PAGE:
Pulse 66/min. BP 106/72. SaO2 94%. RR 26.

He is on warfarin for atrial fibrillation, but does not recall his last INR measurement.

  • Rapid assessment [Primary survey] & concomitant treatment of life threatening injuries.
    • Multidisciplinary approach. Trauma call. Resuscitation bay.
    • Includes empiric C-spine immobilisation [mechanism, age, distracting injuries]
  • Rapid detection of early evidence of haemorrhage.
    • E-FAST.
    • Pelvic x-ray.
    • Early CT-scan including arterial-phase if remains ‘stable’.
  • Preparation for massive transfusion.
    • Multiple possible injuries each with potential for massive blood loss.
    • Minimum of 2x large-bore cannula.
    • Cross-matched blood.
  • Analgesia.
    • Titrated intravenous opiates.
    • Likely to require PCA.
  • Preparation/expectation for warfarin reversal.
    • Prothrombinex.
    • Vitamin K.
    • Fresh frozen plasma.
    • Consideration of tranexamic acid if requiring massive transfusion.
  • Assess for potential medical reasons for ‘fall’.
    • ie. was this syncope ?
    • ECG
  • Seek and treat less significant traumatic injuries.
    • Secondary survey.
    • CT-Brain + C-spine.
    • X-rays dictated by physical exam.
  • Others:
    • Family notification.
    • Consider tetanus booster + prophylactic antibiotics.

Whilst the team are seeing to the primary survey & getting IV access, you obtain the following images on your bedside FAST exam…

RUQ view

RUQ view

Moderate amount of hypoechoic material in the RUQ ?blood+clot. This appears to be more in the perinephric space than ‘Morrison’s pouch’.

The remainder of the E-FAST is unremarkable.

The patient remains haemodynamically stable, however receives empiric reversal of his anticoagulation with 50IU/kg of prothrombin complex concentrates [Prothrombinex®], plus 10mg IV vitamin K. He is then taken rapidly to CT for further assessment….

Other positive findings included:

  • Multiple rib fractures including left sided flail segment.
  • Associated left pulmonary contusion.
  • Fractures of T4 & T8.
  • Comminuted fracture of right ilium plus left superior & inferior pubic rami.
  • Right sacroiliac joint subluxation.


  • Present in 8-10% abdominal trauma.
    • Penetrating vs Blunt mechanisms
  • Accounts for < 0.1% of trauma deaths.
  • Rarely occurs in isolation.
    • > 80% have additional visceral/skeletal injuries.
    • Often non-urological injuries result in haemodynamic instability.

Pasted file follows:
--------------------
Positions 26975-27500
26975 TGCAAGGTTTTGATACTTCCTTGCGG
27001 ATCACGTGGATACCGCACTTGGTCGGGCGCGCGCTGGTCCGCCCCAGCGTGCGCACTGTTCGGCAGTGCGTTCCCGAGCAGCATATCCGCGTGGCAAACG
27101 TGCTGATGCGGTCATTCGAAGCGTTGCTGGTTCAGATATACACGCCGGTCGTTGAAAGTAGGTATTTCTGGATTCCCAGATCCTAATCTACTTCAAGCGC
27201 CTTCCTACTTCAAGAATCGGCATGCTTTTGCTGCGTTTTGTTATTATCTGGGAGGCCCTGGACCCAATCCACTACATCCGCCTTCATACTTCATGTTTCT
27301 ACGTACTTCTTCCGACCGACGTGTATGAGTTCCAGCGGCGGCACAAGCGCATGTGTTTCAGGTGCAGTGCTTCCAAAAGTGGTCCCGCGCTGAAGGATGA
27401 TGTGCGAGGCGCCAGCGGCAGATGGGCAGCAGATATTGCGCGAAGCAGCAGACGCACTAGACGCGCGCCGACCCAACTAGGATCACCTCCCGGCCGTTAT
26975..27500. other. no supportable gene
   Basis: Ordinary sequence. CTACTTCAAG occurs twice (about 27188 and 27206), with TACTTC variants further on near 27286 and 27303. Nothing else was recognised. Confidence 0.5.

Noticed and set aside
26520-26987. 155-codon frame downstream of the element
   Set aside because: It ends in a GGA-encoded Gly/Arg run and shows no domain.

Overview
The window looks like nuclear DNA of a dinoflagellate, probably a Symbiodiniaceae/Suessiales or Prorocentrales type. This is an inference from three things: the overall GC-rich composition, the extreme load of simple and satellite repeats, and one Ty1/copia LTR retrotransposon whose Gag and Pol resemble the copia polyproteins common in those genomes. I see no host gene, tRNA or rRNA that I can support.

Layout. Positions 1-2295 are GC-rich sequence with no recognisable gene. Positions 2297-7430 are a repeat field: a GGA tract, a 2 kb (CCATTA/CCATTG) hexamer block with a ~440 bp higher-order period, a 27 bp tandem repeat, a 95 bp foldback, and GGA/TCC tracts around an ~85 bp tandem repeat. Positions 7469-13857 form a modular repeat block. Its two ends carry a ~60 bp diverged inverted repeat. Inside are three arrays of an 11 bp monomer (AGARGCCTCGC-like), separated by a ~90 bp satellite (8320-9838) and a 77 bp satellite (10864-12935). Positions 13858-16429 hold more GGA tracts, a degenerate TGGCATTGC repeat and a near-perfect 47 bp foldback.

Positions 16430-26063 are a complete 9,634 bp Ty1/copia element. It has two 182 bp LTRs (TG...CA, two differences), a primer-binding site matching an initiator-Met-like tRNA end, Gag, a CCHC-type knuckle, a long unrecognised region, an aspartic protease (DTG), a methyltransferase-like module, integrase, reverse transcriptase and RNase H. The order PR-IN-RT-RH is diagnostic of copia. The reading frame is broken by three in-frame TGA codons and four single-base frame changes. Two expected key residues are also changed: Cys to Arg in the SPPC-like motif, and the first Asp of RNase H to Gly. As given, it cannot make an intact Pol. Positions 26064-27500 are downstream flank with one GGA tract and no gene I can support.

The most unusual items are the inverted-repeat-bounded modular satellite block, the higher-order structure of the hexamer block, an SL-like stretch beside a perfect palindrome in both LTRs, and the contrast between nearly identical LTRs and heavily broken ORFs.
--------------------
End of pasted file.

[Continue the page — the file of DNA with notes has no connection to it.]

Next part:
• Recall: the kidneys receive 20-25% of cardiac output [~1200mL per minute], therefore have potential for massive blood loss.



  • No correlation between presence & absence of haematuria with severity of injury.
    • ~14% of major injuries [& ~10% of minor injuries] have no haematuria.
  • No correlation between degree of microscopic haematuria and severity of injury.
  • Gross haematuria MAY correlate with severe renal injury.
    • Can miss up to two-thirds of renal injuries if used in isolation.

Ultrasound [FAST].

  • High sensitivity & specificity for free-fluid.
  • Misses up to 78% of known renal injuries.
  • Will not identify renal vascular injury.

Indications for Imaging [suspected renal injury]

Advanced imaging.
Goals of imaging are to stage the injury, assess for preexisting renal pathology, functionality/disease-state of contralateral kidney & assess for concomitant traumatic injuries.

  • CT with IV contrast.
    • Delineates grade of injury [contusion, laceration, haematoma] + perfusion abnormalities.
    • Contrast extravasation = active haemorrhage.
    • Use of delayed scan [~10min post contrast administration] = ?urinary extravasation.
  • IV urography.
    • KUB-xray is taken ~10 minutes after an IV contrast bolus is administered.
    • ↓ Sn in hypotensive/shocked patients.
    • Does not aid in grading.
    • Does have a role in on-table imaging if patient is taken straight to laparotomy for other reasons.
  • Formal angiography.
    • Allows for embolisation or stenting at initial assessment.
    • Has role for further assessment for delayed injuries/pathology [ie. thrombosis, aneurysm formation].


Grading of Traumatic Renal Injury


Schematics of Renal Injury grades ~ Courtesy of

For further examples of renal injuries check out


  • Standard ‘Trauma-rules’ apply.
    • Haemodynamic compromise → exploratory laparotomy.
  • Majority of renal injuries [Grades I, II & III] can/will be managed conservatively.
    • Some Grade IV injuries will too.
    • Only ~9% of renal injuries require surgical exploration. Of these ~11% require nephrectomy.
  • Indications for surgical intervention.
    • Life-threatening haemorrhage.
    • Expanding, pulsatile or non-contained retroperitoneal haematoma.
    • Renal avulsion injury [Grade V]
    • Renal pelvis or ureteric injuries DO require repair. Urinary extravasation is NOT a sole reason for exploration. These usually resolve spontaneously.
  • Some injuries are amenable to stenting or angio-embolisation.


  • Delayed bleeding